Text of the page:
Staying Ahead of the EV Powertrain Curve
Means Industries is adopting the powertrain technologies it developed for piston-based systems to enhance electrified propulsion systems.
Carmaker are defining powertrain architectures for their electrified vehicles now, even though sales volumes of those cars and trucks may take years to develop.
That’s why Means Industries Inc. has developed new drivetrain applications for its internal locking clutches. The devices, which enhance the efficiency of 8- and 10-speed transmissions for piston engines, also can be used to extend EV range by disconnecting all-wheel drive when not needed, says President Jeremy Holt.
Holt foresees multi-gear transmissions for fully electric vehicles, especially high-performance cars and large commercial trucks. He says Means is making sure its advanced technologies are ready today to be designed into the electrified powertrains of tomorrow.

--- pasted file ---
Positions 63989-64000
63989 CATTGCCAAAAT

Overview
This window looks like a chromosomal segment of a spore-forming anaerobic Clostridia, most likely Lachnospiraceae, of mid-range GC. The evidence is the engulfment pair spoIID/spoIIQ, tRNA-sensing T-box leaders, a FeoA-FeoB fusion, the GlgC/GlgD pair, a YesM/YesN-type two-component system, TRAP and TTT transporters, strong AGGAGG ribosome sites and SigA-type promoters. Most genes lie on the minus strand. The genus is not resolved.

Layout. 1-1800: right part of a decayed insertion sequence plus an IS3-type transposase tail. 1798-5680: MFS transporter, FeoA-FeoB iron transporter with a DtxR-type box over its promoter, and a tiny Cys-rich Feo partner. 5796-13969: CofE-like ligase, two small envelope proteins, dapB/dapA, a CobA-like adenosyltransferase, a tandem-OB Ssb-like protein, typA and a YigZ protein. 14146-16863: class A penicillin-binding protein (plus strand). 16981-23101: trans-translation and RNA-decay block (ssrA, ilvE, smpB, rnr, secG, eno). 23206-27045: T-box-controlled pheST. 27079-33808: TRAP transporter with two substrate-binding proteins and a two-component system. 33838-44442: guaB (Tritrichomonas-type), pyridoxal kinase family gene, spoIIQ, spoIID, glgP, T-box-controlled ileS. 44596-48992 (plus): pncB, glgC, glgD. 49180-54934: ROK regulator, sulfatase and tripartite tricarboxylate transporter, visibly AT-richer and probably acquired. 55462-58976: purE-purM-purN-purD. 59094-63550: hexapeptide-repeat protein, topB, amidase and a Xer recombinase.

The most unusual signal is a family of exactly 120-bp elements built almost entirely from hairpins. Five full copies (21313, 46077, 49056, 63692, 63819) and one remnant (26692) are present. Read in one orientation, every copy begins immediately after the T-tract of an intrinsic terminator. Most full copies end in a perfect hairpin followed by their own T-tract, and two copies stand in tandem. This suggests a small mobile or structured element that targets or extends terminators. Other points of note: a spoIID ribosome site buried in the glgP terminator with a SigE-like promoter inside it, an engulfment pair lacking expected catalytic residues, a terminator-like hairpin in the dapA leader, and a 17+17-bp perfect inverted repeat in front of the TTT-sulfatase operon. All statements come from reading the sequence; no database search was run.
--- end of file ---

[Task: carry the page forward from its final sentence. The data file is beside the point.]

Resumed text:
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Although the term “continuous improvement” is generally associated with another company, Honda is certainly pursuing that approach, as is evidenced by the Accord, which is now in its ninth generation.
The historic plant has built—and is building—a lot of cars in its 70-year run of commercial vehicle production. Today, with the e-Golf and the GTE, it is making what are arguably the most-advanced Volkswagens out there.
Hyundai enters the American market with a new parallel hybrid system that uses lithium-polymer batteries and the same six-speed automatic found in non-hybrid versions of the 2011 Sonata.